At 4.9%, the French company Total SA (NYSE:TOT) sports one of the best dividend yields of any of the Big Oil companies, making it a very intriguing opportunity for dividend investors. There's just one problem: Total is an ADR and comes with foreign withholding taxes that can wipe out a fair bit of those dividend gains over time. Let's take a closer look.
An American Depositary Receipt, or ADR, is a certificate issued by an American bank that represents a certain number of shares of foreign stock. From the individual investor's perspective, buying and selling ADRs happens the exact same way we buy and sell regular stocks.
When it comes to paying dividends, however, ADRs carry one important caveat: They are subject to withholding taxes in their home country. Tax rates can range from 0% to 35%, depending on the country, and it's crucial for investors to understand how that can impact their returns.
What this means for Total
To get a feel for the effects of foreign withholding we'll consider a full-year of Total's price and dividend performance. Here's the company's story from 2013:
Its price climbed 16.5% from January through December, or $8.70 per share, while dividends paid through the year totaled $3.179 per share. The total return, then, was about 22.5%. Now let's factor in foreign withholding.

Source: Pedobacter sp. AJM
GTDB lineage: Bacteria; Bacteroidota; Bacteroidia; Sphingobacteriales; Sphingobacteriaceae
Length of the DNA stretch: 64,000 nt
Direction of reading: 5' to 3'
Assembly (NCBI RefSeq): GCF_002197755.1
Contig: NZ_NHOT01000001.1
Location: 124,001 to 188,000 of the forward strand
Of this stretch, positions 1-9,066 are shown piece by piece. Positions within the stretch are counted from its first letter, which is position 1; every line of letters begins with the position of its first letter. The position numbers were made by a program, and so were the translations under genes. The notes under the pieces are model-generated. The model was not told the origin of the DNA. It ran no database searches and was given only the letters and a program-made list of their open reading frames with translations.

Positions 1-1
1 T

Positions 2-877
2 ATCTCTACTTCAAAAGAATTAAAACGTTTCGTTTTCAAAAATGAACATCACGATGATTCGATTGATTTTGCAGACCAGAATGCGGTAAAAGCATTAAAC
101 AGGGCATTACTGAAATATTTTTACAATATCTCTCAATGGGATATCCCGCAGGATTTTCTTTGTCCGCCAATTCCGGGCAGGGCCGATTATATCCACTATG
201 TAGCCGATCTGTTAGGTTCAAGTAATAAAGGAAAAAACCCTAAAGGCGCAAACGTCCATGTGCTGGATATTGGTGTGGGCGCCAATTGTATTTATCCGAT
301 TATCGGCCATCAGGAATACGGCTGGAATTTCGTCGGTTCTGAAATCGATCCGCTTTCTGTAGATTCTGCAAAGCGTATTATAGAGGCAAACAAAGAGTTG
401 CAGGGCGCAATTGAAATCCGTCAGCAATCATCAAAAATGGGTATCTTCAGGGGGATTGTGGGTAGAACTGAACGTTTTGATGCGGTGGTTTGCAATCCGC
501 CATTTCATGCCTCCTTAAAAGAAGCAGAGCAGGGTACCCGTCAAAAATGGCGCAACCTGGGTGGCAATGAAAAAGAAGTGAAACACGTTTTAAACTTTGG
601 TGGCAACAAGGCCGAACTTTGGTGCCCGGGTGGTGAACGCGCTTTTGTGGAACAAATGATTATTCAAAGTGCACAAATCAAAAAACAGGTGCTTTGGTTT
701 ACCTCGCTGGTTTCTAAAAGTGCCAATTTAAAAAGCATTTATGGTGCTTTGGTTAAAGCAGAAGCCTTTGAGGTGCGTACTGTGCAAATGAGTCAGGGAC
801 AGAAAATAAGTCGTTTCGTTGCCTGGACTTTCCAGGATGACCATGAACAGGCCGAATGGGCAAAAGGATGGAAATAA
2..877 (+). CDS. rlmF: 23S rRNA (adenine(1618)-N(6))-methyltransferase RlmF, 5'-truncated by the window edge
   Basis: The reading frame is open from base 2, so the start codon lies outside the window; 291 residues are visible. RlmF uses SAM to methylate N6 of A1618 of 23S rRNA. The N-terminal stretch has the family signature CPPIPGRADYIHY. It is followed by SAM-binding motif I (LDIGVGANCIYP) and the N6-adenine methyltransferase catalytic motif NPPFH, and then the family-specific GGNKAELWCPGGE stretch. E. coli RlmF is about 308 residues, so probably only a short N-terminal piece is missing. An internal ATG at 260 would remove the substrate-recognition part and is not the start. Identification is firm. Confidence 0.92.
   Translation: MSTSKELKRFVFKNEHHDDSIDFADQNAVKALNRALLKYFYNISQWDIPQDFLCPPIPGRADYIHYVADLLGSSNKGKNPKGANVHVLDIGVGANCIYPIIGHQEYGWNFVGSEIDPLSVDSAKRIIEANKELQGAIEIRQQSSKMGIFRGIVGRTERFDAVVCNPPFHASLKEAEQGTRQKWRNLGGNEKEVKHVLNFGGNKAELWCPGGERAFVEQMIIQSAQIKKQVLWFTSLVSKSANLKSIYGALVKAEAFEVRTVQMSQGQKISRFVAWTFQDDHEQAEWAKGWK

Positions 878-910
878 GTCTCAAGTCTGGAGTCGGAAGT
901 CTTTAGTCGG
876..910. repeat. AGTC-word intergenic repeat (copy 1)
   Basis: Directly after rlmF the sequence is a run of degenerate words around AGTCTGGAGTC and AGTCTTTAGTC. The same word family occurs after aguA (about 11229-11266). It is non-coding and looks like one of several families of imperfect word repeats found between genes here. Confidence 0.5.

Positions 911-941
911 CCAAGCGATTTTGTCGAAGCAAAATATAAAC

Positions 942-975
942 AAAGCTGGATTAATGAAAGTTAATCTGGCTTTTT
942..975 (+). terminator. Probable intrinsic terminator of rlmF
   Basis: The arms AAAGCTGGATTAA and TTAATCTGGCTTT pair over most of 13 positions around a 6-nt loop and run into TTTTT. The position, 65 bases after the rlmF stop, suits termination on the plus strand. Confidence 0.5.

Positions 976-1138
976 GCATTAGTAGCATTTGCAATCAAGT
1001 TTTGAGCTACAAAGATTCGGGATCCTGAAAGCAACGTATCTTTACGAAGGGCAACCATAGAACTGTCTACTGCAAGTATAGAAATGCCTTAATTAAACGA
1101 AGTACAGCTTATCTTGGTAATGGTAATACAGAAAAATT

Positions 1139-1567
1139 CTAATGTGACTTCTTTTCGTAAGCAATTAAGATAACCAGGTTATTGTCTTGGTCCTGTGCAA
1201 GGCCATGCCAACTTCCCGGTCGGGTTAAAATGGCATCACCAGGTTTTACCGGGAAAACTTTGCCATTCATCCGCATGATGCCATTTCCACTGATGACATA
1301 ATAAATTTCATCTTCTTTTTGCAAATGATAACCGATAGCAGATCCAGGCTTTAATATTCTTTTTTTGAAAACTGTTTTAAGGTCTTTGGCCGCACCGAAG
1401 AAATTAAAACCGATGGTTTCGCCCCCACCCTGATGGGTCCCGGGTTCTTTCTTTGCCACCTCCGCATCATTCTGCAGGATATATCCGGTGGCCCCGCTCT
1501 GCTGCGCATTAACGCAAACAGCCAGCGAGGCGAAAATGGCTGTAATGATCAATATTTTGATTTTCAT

France's withholding rate on dividends paid to U.S. ADR holders is 30%. Remember, France will tax these dividends before they even reach your brokerage account. Applied to shares of Total in 2013, the total dividend payout factoring in withholding is $2.225, dropping the total return from 22.5% to 20.7%.
That might not seem like a big difference, but remember that's for just one share over the course of one year. That difference will be magnified if you hold many shares over the course of many years. Ultimately the biggest loss is the one that happens over time, through the power of compounding.
Let's look at what would happen if we took the dividends from 100 shares of Total, compounded annually at the historic market rate of 6.5%, over the course of 25 years.
Again, the difference in one share is a few cents, but when you look at more realistic numbers, a few cents quickly turns into hundreds of dollars over time.
Come back, money!
There is one way to potentially recoup at least a portion of these losses. Investors can file for a foreign tax credit when they do their taxes every year. That said, this only covers up to 15% of foreign withholding, and only if the ADRs are held in a taxable account. If your shares are in a tax-deferred account like an IRA then that money is gone forever.
All of this isn't to say that foreign companies like Total are not worth owning. Its dividend after taxes may still be better than another stock you are considering, and it may still outperform other dividend stocks -- that 16.5% rise in stock price is obviously worth something. Rather, the real danger is in buying a stock like Total as part of an overarching dividend strategy, not realizing that its true yield may be hampered by foreign taxes.